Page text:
The Advertising Standards Authority (ASA) has banned several adverts for UK fixed wireless broadband ISP 6G Internet (IX Wireless) after they were found to have caused confusing by “misleadingly implying that a sixth-generation mobile network existed and was able to be used by consumers.” Awkward.
The provider, which has previously spoken of an aspiration to cover 250,000 UK premises with their new fibre-fed fixed wireless home broadband network – rising to 4 million by 2025 (here), has so far been conducting most of their rollouts in several towns and cities (Blackburn, Blackpool, Preston etc.) across the Greater Manchester and Lancashire areas of England.
In the past we’ve often remarked on how the name of the ISP – despite being established in 2013 – would inevitably come into some conflict with future 6G mobile technology, which is still in the early stages of development and isn’t expected to start replacing commercial 5G networks until around 2028 or later. But adopting 6G into their brand is certainly one way to make a technology seem more advanced and to get extra publicity.
However, the ASA, acting in response to a general complaint that challenged whether the company name ‘6G Internet’ misleadingly implied that a sixth-generation mobile network existed and was able to be used by consumers, has now ruled that the ISP had indeed been “misleading“. On top of that, they also picked up on the provider’s questionable use of “full fibre” wording in their adverts (e.g. “6Ginternet: Full fibre speed broadband only £9.99 per month“).
In its defence 6G Internet pointed out that 6G does not yet exist and their “6G” service related to home internet, and not to the different generations of mobile technology (note: mobile signals can also be used for home broadband). The ISP added that they were also not aware of receiving complaints from consumers, Ofcom, DCMS or the ASA about confusion between the 6G Internet brand name and the services that they provided.
ASA Ruling on 6G Internet Ltd
The company’s name was 6G Internet and they offered home broadband to consumers. The name of the company appeared prominently in both ads (a) and ad (b).The ASA understood that the most advanced mobile technology was 5G and that 6G, or sixth-generation, mobile technology was still in development. However, we considered that consumers would be aware that the technology was named after each iteration, or ‘generation’ of the technology and therefore would make a connection to mobile technology when they saw the company name.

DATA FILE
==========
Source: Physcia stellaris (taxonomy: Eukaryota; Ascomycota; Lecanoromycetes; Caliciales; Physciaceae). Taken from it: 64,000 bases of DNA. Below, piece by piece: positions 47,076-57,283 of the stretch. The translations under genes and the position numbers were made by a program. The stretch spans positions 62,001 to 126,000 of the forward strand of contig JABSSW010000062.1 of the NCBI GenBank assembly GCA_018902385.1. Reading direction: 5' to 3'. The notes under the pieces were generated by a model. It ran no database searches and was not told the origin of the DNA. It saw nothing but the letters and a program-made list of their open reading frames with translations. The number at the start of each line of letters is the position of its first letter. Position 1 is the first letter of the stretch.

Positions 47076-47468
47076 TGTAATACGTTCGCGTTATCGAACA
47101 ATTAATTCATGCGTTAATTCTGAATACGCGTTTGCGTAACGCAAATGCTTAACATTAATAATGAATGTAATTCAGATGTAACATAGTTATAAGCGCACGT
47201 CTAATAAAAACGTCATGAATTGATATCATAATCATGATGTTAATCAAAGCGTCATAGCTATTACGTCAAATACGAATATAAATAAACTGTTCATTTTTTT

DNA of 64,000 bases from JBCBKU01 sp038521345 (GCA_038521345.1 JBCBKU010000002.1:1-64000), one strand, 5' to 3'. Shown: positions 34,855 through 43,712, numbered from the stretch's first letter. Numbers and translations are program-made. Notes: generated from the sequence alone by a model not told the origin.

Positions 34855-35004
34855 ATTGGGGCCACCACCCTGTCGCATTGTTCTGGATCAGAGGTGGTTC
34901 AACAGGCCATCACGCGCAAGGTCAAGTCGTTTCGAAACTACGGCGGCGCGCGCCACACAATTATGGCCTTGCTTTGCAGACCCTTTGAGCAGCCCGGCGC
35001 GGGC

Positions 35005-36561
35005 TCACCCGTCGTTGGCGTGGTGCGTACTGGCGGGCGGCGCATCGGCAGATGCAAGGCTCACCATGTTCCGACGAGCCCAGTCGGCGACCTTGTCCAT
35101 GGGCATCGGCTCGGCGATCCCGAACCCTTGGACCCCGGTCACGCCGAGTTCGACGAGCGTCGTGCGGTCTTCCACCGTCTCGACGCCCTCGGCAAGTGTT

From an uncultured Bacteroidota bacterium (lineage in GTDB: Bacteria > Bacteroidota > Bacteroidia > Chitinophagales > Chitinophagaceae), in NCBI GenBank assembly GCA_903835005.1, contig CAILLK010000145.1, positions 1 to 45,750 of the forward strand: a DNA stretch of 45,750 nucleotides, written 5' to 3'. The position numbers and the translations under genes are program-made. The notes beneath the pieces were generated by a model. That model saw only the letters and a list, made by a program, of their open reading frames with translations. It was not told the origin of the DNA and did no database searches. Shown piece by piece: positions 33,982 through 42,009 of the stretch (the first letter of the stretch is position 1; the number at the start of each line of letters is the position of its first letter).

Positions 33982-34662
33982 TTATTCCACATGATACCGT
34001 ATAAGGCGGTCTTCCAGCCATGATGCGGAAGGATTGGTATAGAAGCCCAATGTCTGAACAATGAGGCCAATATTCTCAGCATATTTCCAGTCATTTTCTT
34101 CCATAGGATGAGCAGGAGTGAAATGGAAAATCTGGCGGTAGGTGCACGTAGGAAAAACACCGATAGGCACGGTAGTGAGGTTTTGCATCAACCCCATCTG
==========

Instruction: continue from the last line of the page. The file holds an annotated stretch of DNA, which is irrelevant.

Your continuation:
Ad (b) also stated, “Delivering Better Broadband”, “How is 6G Internet different?”, “A new network built in 2021”, “Latest router technology”, “our innovative network uses fibre optic cables and wireless technology to deliver broadband fibre speeds at an affordable price” and “We wanted to offer them faster internet speeds at lower prices but we couldn’t do it with the old-fashioned copper wiring and out-of-date technology that most internet providers use.” We therefore considered that consumers would understand that6G Internet was more advanced and operated in a different way to other broadband providers that only used fibre optic or copper cables.
Ad (b) also stated, “6G Internet wirelessly sends full fibre directly to your home, bypassing the slower and heavily congested copper cables, giving you a more reliable, faster speed internet connection through our gigabit ready network” and underneath featured an image of a mast transmitting a radio signal. Underneath, the ad compared how 6G Internet operated differently to Fibre to the Cabinet (FTTC) technology. We therefore considered that this image, coupled with the 6G Internet name reinforced the impression that it used, in part, mobile technology to deliver broadband to consumers.
We noted both ads (a) and (b) made references to “full fibre speed broadband only” and “full fibre speeds” and that ad (b) also stated, “Check availability and broadband offers in your area”. However, we considered that there were hybrid broadband routers on the market that had a broadband connection that was backed up with a 4G or 5G connection and that therefore mobile technology and home broadband could not be entirely separated. We also considered that consumers would have a limited understanding of broadband technology, and how it worked, and would likely understand that they would get a broadband connection using an innovative 6G mobile internet technology.
However, we understood that the technology used was in fact fibre optic cables with a transmitter using fixed wireless technology, rather than an advanced sixth generation mobile technology. Because consumers would interpret the name to mean that it used the next generation 6G internet technology, when that was not the case, we concluded that the name ‘6G Internet’ was likely to mislead in the context of its presentation in the ads.
The ASA banned the adverts and told 6G Internet Ltd not to imply that a sixth-generation mobile network existed and was able to be used by consumers, which as you can imagine could be quite problematic for an ISP that literally has “6G” as part of its brand name.
A quick look at 6G Internet’s website today shows that they’ve now tweaked their brand logo to read “6Gi Fixed Wireless Broadband” instead of “6G internet” and include a clear description on their front page to state: “Our fixed wireless network does not use any existing 4G, 5G or 6G technology and does not use any cellular technology to deliver our broadband services.” Well, it only took a decade to add that, but better MASSIVELY late than never.